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Second Wind for the Global Economy: Kemp Nationally Syndicated Column

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Second Wind for the Global Economy: Kemp Nationally Syndicated Column

Copyright 2001 Copley News Service

Kemp Column Distributed by Copley News Service

July 9, 2001

 

Even as the world faces the threat of a global economic downturn, government regulators here and abroad go about the business of destroying wealth, jobs and opportunity, and stifling business and technological innovation. The regulatory burden has to be relaxed quickly, and the United States has to lead the way.

 

Regulations are a tax on the way we live, work and do business in the same way that the income tax and tariffs are. To sustain long-run economic growth, we must not only get tax and monetary policy right but also regulatory policy. Government regulation has a legitimate and important role to play in modern society (although arguably less so in the Internet Age), but few regulations really pass the simple test of cost-effectiveness.

 

Even well-intentioned regulations can cost lives. Fuel economy standards, for example, have driven automakers to build lighter, more efficient cars that give a lot less crash protection and cause literally thousands of deaths per year. Regulatory overkill, therefore, is about much more than just dollars.

 

The latest edition of ''10,000 Commandments,'' a comprehensive analysis of regulatory costs in the United States put together by Wayne Crews of the Competitive Enterprise Institute, demonstrates that regulations cost our nation $788 billion in the year 2000 alone, or 7.9 percent of GDP. In human terms, Crews points out that ''regulatory costs now exceed spending for every item in the average family's after-tax budget,'' more than for medical costs, food or transportation. Based on 1998 tax data, regulations cost the typical family of four $7,410.

 

The unchecked growth of regulation on both the national and global level not only distorts economic decision-making, it demoralizes entrepreneurs and innovators in every field of endeavor. When the European Union's Mario Monti, for example, can block the G.E.-Honeywell merger just to protect competitors in the European market, it sends a signal to businesses large and small that they had better worship more often at the altar of global regulation. When the United States prescribes arbitrary new efficiency standards for appliances like washers and air conditioners, it forces manufacturers large and small to work toward that particular design goal, not other product improvements that make life better for us all.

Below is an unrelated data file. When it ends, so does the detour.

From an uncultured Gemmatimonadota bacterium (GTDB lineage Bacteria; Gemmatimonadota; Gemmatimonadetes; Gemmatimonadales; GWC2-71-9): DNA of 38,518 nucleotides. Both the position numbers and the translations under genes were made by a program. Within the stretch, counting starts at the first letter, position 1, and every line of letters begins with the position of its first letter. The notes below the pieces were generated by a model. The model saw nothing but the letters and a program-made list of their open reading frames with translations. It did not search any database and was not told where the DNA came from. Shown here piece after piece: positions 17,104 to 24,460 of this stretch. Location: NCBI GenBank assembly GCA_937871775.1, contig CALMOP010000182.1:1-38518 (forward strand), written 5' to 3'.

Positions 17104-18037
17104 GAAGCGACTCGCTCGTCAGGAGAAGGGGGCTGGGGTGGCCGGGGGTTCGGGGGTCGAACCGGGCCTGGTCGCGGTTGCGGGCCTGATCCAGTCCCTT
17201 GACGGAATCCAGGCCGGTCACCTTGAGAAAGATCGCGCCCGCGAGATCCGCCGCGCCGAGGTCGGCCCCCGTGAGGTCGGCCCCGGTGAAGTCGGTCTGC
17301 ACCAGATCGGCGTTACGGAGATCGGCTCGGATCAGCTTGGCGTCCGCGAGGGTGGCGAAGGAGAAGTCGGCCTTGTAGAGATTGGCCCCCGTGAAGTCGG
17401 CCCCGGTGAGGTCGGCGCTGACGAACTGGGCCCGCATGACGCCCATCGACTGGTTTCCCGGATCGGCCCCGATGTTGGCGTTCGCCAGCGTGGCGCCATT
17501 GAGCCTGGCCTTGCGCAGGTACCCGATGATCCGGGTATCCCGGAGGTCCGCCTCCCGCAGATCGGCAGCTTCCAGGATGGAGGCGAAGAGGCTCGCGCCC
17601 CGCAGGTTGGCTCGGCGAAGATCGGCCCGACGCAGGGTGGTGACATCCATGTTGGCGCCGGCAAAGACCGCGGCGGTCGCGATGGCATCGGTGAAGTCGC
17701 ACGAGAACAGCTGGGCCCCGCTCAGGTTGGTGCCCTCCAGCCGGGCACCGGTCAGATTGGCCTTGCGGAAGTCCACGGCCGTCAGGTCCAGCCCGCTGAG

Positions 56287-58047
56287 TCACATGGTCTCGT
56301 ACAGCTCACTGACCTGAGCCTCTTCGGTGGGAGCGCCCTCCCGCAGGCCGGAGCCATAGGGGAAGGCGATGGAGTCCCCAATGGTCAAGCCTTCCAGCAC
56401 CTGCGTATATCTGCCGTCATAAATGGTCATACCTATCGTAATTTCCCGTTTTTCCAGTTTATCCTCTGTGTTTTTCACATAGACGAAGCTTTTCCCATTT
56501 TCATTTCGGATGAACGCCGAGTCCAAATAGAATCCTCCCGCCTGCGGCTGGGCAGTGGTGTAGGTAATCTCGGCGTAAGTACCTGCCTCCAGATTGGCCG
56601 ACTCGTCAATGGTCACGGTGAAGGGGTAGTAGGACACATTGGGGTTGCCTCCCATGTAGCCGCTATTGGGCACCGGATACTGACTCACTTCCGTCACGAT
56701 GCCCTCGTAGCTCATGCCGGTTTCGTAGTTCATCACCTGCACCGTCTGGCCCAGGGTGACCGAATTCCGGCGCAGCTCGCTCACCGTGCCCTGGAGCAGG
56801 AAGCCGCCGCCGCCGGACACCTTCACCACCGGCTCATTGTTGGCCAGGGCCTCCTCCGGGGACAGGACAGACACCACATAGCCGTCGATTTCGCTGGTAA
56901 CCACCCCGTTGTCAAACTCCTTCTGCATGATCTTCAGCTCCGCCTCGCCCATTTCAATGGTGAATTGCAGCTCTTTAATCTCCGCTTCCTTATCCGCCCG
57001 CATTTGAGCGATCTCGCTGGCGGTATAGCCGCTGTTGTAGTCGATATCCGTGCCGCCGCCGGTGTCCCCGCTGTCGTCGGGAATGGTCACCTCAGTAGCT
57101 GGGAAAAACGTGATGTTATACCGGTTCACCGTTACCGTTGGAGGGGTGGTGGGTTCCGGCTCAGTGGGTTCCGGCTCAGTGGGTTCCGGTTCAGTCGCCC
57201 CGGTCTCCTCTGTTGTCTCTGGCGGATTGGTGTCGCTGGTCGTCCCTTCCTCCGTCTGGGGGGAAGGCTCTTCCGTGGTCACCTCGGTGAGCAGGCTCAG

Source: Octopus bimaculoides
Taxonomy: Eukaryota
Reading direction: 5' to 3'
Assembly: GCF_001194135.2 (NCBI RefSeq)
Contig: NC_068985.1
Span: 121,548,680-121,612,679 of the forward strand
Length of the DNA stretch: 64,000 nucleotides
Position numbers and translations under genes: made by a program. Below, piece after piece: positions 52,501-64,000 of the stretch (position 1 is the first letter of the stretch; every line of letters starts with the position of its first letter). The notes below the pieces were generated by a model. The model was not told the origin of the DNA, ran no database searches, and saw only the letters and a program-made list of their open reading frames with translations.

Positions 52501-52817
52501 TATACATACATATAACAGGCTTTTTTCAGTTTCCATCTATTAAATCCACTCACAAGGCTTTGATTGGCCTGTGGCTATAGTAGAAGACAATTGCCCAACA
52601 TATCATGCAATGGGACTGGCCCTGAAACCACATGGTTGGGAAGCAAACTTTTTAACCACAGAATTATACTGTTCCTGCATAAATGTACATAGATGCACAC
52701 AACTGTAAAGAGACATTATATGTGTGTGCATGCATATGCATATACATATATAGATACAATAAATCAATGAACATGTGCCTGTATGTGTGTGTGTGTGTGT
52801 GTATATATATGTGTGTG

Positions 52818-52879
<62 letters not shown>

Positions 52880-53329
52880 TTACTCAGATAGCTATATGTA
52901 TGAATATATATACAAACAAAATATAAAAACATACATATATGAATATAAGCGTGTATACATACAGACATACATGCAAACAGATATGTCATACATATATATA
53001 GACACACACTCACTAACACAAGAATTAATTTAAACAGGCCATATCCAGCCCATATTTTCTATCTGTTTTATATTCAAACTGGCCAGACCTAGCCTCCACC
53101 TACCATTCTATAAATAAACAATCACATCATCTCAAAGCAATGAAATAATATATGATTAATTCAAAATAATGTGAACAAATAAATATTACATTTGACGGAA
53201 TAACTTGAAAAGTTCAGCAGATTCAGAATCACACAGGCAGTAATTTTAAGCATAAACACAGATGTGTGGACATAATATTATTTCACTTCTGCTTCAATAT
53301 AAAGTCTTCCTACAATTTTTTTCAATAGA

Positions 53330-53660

Unfortunately, business doesn't always have clean hands itself when it comes to gaming the regulatory system. As Susan Dudley of the Mercatus Institute at George Mason University points out, ''Disappointed that consumers are not buying their high-end washing machines, (manufacturers) convince the administration to ban the popular low- and moderate-priced models. Then, not satisfied with making consumers pay about $250 more for machines with attributes they don't want, manufacturers get their friends in Congress to give them tax credits.''

 

In this case the tax credits have indeed been proposed, but thankfully not enacted. Still, it's clear that intrusive regulation does more than cost us wealth and opportunity, it becomes a corrupting tool of business ''competition.'' And that competition will always be weighted in favor of the rich, established, diversified companies, not the smaller producers or start-up innovators.

 

What can be done? The Bush administration has begun to stem the rise of regulatory costs. It has rejected a number of President Bill Clinton's midnight regulations and toned down others, and it has done so in the face of massive distortion by the media. For example, the administration is being hit hard by environmental groups for proposing a modest change in Clinton's proposed air-conditioner efficiency standards (asking for 20 percent improvement rather than 30 percent).

 

Still, the administration has taken a few tentative steps to slow the growth of regulation in some areas. In other areas, lamentably, the administration is increasing the regulatory state. It has endorsed price controls on electricity in California, for example, even while electricity prices are falling on their own, and it has restricted drilling for oil in the Gulf of Mexico even more than Clinton proposed. Also disappointing, the administration says it believes steel prices are too low and is suggesting they be artificially raised by the creation of a de facto steel cartel that would restrict steel output in the same way OPEC keeps the price of oil up by restricting the production of crude oil.

 

The United States should develop a comprehensive regulation proposal to review regulations and reduce them wherever possible. Not only would eliminating unreasonable regulations help revive a faltering U.S. (and world) economy, it would also help to eradicate the corrupting influence of overblown and unaccountable regulatory bureaucracies and head off the natural impulse of bureaucrats, both here and abroad, to find new fields in which to intrude.

 

The stakes for the global economy are high, but the stakes for freedom and democracy and helping the global consumer are even greater.

 

Jack Kemp is co-director of Empower America and Distinguished Fellow of the Competitive Enterprise Institute.

 

Copyright © 2001 Copley News Service